Peter and Paul (1981)
Director: Robert Day.
Starring: Anthony Hopkins (Paul of Tarsus), Robert Foxworth (Peter the Fisherman), Eddie Albert (Festus), Raymond Burr (Herod Agrippa I), José Ferrer (Gamaliel), Jon Finch (Luke), David Gwillim (Mark), Herbert Lom (Barnabas), Jean Peters (Priscilla), Julian Fellowes (Nero), Shanit Keter (Daphne), Denis Lill (James I), John Rhys-Davies (Silas), Gareth Thomas (Julius), Clive Arrindell (Timothy).
Jesus said that Peter was the rock on which he would found his church. But the man who was most responsible for the spread of Christianity was Paul. Peter was too narrowly confined by his own little world of the Jews. He wanted others to come to Christianity through the rules and laws of Judaism. If it was left to Peter, Christianity would never have become more than an unorthodox sect of Judaism.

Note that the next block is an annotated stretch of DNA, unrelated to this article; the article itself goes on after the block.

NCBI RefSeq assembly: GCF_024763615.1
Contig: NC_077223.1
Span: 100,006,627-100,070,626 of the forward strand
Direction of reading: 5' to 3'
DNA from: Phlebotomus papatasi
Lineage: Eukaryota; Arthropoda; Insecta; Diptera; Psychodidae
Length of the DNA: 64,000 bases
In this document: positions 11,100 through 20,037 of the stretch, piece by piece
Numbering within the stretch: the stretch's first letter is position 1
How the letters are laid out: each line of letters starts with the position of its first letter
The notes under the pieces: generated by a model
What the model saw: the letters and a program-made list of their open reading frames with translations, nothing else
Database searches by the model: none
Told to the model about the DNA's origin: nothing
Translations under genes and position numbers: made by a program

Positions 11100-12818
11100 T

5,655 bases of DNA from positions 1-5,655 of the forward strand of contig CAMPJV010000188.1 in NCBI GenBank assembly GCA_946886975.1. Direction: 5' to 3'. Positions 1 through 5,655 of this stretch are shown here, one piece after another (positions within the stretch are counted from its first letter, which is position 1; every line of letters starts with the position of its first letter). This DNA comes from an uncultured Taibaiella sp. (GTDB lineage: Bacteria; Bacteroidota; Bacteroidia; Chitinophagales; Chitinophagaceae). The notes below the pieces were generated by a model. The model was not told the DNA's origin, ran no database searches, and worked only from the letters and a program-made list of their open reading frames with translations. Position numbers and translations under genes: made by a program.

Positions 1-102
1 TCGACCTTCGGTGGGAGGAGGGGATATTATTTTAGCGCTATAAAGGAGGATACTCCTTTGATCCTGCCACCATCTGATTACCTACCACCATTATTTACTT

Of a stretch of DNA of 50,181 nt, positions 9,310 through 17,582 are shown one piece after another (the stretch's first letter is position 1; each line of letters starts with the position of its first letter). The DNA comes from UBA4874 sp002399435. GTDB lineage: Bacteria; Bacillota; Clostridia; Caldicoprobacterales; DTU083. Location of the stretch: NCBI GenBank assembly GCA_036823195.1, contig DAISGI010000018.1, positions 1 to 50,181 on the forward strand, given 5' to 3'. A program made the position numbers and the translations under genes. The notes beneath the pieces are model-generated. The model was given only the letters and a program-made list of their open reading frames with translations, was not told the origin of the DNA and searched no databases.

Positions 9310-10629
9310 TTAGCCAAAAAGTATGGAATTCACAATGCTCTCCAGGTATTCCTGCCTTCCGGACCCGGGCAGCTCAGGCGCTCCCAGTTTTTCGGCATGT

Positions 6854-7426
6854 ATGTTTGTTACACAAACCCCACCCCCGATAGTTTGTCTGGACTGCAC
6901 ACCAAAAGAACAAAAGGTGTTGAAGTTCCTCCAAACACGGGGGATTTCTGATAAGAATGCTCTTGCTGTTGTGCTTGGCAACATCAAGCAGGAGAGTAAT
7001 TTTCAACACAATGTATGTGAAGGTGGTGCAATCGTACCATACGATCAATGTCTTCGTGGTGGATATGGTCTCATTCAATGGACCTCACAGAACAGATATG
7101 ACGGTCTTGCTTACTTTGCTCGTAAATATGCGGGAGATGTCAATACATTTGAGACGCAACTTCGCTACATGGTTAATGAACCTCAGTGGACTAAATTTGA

It was Paul, who in a sense "marketed" Christianity to non-Christians and thereby brought Christianity out of its restrictions of the small world of Judaism, which made it possible for Christianity to appeal to non-Jews in the larger world of the Roman empire.
The movie makes very clear the differences of approach to Christianity between Peter and Paul. Peter was the more narrow-minded, limited thinker who could not effectively go beyond Judaism. Paul was the hero of the day who saved Christianity from obscurity by appealing to the interests of non-Jews in the Roman empire. In fact, some may not like the concentration on doctrinal differences between the two men, but one must remember it was this dispute that saved a Jewish sect from obscurity.
Dr. Patrick L. Cooney.
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